County offering assessments of property to deter crime

Bylaw is offering residents and businesses a free Crime Prevention Through Environmental Design (CPTED) analysis of their properties, which Insp. Chris Narbonne is a great tool to help prevent community and property crime. Photo Supplied

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Crime prevention continues to be a major focus in Strathcona County and Bylaw Enforcement is offering residents some help.

Bylaw is offering residents and businesses a free Crime Prevention Through Environmental Design (CPTED) analysis of their properties, which Insp. Chris Narbonne says is a great tool to help prevent community and property crime.

“We’re seeing a lot of demands for the process, which will prevent issues from the ground up by looking at crime mitigation factors by simple engineered concepts through environmental design,” explained Narbonne, officer in charge of enforcement services in Strathcona County. “Sometimes it is as simple as yes a tree would look wonderful on your property but is that the best idea for your line of sight into the building. A bush or hedge would look great but would it be more dangerous for people at night.”

A CPTED analysis is a method that reduces the possibility of crime by changing a property’s physical environment.

“Having a well-covered yard may be inviting for individuals who have ill-intent and our officers are trained to recognize these high-risk factors and provide advice for individuals to explain how to make their property safer,” he said. “The demand we’re seeing is based on those types of requests where we are sending officers to homes, businesses, acreages, and industry to decide how to support the development of a property to a safe and high standard.”

Specially-trained officers conduct the audits free of charge and provide recommendations to improve safety on the property.

With the focus on CPTED analysis, the department is receiving more requests for the service.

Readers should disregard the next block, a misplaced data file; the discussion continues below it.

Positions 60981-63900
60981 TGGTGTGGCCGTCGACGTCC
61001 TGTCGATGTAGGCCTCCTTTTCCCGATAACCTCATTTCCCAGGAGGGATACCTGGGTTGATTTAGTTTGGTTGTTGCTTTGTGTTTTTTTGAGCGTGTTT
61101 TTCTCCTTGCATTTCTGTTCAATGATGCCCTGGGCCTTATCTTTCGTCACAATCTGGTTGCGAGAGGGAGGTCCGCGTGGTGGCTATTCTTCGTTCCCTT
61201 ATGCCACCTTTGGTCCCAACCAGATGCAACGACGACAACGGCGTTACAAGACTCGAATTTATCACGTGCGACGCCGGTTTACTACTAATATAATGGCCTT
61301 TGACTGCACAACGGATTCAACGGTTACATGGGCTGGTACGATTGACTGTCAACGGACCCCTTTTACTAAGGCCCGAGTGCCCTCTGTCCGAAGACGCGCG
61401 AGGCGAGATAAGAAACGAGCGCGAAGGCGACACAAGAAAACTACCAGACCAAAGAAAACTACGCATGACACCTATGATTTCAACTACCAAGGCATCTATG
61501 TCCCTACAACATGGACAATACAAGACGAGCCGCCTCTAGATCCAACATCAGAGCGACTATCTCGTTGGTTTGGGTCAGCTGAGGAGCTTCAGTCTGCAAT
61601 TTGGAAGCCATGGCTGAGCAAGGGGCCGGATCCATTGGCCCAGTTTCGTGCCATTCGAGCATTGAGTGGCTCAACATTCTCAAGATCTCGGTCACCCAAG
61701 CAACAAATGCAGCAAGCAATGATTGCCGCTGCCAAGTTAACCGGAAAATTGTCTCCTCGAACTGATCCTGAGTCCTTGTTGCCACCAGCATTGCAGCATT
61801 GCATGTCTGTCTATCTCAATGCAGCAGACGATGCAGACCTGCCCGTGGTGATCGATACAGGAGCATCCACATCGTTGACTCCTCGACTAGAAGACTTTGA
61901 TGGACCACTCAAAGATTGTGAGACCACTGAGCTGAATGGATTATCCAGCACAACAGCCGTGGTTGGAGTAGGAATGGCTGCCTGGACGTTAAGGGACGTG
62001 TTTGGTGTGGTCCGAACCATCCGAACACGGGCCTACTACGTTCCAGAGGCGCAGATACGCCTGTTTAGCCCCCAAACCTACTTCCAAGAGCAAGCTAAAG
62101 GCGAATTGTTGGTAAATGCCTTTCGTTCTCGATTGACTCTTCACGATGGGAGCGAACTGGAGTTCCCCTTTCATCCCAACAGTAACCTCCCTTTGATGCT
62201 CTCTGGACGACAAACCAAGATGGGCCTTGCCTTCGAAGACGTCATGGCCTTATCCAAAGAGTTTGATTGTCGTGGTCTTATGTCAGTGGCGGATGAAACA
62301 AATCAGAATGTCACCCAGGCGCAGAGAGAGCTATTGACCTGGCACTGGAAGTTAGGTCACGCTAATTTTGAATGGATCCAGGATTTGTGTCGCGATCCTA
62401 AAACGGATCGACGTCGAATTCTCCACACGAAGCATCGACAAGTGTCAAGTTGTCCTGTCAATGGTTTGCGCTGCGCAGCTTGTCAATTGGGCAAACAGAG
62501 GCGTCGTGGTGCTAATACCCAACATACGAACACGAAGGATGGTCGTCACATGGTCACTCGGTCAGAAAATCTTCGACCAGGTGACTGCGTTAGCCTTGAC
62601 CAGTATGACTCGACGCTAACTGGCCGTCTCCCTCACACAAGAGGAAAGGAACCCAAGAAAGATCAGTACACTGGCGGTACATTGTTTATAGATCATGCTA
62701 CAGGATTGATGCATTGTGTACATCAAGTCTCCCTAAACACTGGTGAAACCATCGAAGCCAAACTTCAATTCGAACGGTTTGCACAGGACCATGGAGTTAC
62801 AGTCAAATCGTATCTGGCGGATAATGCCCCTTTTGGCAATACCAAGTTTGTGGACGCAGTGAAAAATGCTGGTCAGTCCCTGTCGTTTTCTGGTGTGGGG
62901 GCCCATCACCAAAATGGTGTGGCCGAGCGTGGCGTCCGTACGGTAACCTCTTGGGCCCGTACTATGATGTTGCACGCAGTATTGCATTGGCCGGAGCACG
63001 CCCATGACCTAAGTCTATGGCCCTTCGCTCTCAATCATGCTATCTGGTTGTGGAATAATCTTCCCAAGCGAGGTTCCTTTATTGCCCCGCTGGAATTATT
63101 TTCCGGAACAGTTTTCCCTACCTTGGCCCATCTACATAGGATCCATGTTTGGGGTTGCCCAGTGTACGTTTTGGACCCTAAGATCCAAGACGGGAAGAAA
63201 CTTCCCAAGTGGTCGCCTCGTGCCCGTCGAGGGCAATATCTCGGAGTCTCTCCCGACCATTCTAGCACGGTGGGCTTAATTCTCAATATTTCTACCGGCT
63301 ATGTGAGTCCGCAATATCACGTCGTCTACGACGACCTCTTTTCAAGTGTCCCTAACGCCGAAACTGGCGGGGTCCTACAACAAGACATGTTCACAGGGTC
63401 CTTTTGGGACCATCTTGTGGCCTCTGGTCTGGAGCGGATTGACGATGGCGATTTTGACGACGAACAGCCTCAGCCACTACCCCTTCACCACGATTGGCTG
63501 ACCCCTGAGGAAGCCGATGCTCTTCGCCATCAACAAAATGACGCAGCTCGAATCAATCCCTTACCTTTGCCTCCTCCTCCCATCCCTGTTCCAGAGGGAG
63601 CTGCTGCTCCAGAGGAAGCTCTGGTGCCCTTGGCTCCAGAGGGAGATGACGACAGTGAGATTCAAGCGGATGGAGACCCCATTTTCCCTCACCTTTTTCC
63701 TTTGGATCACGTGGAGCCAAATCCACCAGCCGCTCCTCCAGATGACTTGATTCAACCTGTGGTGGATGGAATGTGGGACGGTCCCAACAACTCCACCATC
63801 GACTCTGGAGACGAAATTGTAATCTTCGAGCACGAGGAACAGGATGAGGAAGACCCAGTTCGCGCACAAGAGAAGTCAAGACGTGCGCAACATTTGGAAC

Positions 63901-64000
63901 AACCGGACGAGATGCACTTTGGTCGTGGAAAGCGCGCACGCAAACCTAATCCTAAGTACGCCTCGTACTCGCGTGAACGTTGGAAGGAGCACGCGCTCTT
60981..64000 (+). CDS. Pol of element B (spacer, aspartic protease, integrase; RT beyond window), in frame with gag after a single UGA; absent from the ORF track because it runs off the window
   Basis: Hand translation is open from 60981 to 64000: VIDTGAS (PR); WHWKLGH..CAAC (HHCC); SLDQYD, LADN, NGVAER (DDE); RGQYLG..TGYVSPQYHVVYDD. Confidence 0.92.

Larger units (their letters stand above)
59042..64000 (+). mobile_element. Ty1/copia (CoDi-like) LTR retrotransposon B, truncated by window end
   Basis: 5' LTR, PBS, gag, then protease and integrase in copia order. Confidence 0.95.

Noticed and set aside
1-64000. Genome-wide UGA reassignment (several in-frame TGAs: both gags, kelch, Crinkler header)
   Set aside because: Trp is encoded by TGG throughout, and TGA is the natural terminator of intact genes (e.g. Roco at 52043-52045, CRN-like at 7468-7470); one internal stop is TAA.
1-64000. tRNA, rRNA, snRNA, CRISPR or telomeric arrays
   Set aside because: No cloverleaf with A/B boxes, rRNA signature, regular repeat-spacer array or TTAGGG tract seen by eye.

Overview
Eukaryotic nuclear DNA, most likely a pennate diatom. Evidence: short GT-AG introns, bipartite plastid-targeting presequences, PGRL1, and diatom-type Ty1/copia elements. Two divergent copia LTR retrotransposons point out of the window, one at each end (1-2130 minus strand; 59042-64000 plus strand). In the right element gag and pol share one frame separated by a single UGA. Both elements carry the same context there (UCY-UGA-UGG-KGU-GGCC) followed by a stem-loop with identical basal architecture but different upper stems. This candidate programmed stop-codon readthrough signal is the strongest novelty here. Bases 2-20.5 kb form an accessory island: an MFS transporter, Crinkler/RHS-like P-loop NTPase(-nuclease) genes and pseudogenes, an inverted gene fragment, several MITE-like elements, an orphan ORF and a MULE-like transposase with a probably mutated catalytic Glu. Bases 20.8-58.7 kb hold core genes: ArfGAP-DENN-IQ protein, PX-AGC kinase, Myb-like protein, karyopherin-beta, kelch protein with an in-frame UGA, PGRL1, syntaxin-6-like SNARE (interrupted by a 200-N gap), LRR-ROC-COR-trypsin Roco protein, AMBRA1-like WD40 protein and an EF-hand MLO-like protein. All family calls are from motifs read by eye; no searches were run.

The crime map offered by Strathcona County, which allows you to see what sort of crimes have been committed near your property recently, may be a contributor to seeing more people sign up for a CPTD assessment as well, according to Narbonne.

“The RCMP Crime Map that was released provides individuals in the community with better insight in their neighbourhood and may realize they are not immune in any neighbourhood to crime,” he said. “We are seeing an increase in demand for patrols, increase in demand for CPTED analysis and audit and lots of phone calls from residents asking what they should do to stay safer and we refer back to the CPTED trained officers to give that advice.”

You can get a CPTED assessment by contacting Enforcement Services at 780-449-0170, send an email to enforcementservicesinfo@strathcona.ca or by visiting the front counter at Enforcement Services at 911 Bison Way.

“We’re lucky to be a department that can provide front-line community policing and despite the fact that we’re a county of around 100,000 people, we’ve never lost the flavour of community-based policing,” he said. “We believe the time spent preventing crime is a massive payback to us and taxpayers because if crime is prevented, we don’t have to investigate it.”

A CPTED assessment can take anywhere from 20 minutes to a few hours and there would also be a follow-up visit a few weeks or a month later to see if there is anything more to be done.

“We follow-up with our people and stay in touch to find out how everything is working,” Narbonne said. “So far our success rate is very high.”

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